#EndSARS Anniversary: Two years later, Young Nigerians are moving forward without forgetting

We will continue to speak and demand better because we know that is our right

After the events of October 2020, that month now carries, for many Nigerians—especially the youth—a reverence in line with other globally celebrated touchpoints such as Black History Month and Pride Month. That month, Nigerian youth, fed up with the decades-old mistreatments from law enforcement officials, spoke to power with a resounding voice. They shunned the structure of silence that pervades every aspect of the country’s fabric. Their voices echoed beyond the shores of Nigeria and into the global space, demanding and gaining the world’s ears and heart. In the end, many of those voices lost their lives. Yet, their voices remain loud.

The tragedy at the Lekki Toll Gate in Lagos left the entire nation in a sober mood. For young Nigerians, who were the main players in the #EndSARS protests, it was a callous reminder that the government, made up of men and women elected into office by their votes, did not care about their lives, their pains and their future. That DJ Switch, who was one of those that live-streamed the unfortunate shooting, is now a fugitive for recording the truth remains deeply worrying. That message was further driven home by the propaganda of the army and the government—both refusing to acknowledge their involvement in the killing of peaceful protesters.

From Chijioke Iloanya to Pelumi Onifade, many families who lost loved ones to the police and its offshoot the Special Anti-Robbery Squad (SARS) are yet to get justice. Some youths arrested during the protests are still in detention and others are either in or out of hospitals while battling the aftermath of the protests. Some people have their livelihoods stagnated as their bank accounts remain frozen. Still, the country is unsafe for the youths, as extortion, torture and extrajudicial killings by the police persist.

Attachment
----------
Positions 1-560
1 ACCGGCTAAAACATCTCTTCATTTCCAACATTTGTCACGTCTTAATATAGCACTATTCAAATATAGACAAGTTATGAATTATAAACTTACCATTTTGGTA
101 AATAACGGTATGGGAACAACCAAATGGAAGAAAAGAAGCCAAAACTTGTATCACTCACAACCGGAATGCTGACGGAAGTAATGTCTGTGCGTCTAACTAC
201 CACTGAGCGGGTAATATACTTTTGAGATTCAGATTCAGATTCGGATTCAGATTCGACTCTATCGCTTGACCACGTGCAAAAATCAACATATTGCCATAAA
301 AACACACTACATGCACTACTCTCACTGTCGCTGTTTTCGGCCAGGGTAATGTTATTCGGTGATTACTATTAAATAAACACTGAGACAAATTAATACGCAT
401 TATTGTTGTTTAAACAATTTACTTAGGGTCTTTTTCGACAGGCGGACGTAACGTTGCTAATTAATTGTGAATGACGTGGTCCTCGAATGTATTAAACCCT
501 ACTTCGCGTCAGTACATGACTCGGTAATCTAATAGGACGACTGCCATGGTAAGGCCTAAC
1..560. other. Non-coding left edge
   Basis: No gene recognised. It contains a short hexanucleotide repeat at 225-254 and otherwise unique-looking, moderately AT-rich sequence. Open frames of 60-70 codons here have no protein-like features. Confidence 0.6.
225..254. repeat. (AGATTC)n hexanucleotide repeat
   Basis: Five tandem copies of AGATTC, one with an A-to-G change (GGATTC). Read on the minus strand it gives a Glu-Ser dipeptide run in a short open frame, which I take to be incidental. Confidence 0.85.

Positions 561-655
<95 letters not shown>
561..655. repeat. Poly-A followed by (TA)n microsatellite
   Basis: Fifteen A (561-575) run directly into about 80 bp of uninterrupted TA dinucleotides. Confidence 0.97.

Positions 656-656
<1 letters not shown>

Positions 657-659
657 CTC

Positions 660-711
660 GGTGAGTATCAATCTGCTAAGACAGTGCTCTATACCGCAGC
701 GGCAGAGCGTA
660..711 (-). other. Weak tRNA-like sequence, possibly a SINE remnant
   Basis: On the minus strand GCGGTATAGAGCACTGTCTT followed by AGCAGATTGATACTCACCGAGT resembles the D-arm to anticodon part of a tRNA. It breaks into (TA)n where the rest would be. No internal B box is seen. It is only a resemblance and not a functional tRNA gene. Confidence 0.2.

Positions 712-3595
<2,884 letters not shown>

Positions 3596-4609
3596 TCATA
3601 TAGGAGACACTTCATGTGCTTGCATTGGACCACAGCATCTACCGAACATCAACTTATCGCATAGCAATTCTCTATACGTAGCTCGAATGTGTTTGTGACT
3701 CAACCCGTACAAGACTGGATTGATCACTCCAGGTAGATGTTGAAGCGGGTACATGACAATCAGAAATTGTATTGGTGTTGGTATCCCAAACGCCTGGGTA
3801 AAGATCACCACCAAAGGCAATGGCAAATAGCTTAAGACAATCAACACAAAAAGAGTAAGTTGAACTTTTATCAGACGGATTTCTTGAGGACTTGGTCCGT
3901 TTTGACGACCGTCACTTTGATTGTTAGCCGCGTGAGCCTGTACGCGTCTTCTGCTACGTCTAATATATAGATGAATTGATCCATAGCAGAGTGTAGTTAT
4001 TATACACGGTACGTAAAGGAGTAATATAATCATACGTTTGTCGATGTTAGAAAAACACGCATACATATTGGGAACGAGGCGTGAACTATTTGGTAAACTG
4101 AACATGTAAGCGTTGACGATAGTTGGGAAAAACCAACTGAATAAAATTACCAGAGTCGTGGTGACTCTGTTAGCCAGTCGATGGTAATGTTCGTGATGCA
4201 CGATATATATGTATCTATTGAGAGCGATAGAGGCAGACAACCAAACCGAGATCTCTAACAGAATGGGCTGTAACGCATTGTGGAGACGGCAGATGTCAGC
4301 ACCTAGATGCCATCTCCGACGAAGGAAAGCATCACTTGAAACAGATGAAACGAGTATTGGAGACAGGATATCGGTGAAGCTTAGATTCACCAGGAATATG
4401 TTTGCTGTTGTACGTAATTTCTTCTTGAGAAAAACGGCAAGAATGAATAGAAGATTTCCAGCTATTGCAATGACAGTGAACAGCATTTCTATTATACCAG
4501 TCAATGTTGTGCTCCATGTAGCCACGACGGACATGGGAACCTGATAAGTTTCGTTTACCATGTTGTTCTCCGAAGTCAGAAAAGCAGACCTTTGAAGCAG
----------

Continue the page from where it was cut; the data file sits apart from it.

There is some positivity, though. The #EndSARS protests brought to the limelight people, most especially Nigerian women who, for years, have battled a patriarchal system that demands they swallow their voices. From members of the Feminist Coalition to Rinu Oduala to Aisha Yesufu, these women took to the forefront, leading crowds on the streets and employing social media in the mobilization and dissemination of information. On the other hand, LGBTQ+ rights activists such as Matthew Blaise refused to let hate hinder them from adding their voice to the protests, birthing the hashtag #QueerLivesMatter, an important reminder that the responsibility to redeem the country lies at the feet of everyone, whether queer or straight. Nigerian celebrities weren’t left out, too; they lent their support on the streets and in the music studio.

In June 2021, eight months after the #EndSARS protests, the Nigerian government banned Twitter. The ban on the social media platform was centred on the belief that it gave the Nigerian people a too-loud boldness. Social media, in these times, has proved an efficient tool to checkmate the government’s excesses. Even after the ban, many Nigerian youths stuck to Twitter, ignoring both the government’s alternative of the India-owned Koo and the threats of arrest to anyone with the platform active on their phone. The ban was lifted seven months later in January 2022 but again, the government had passed a message that Nigerians understood: they care more about silencing the people than addressing important issues.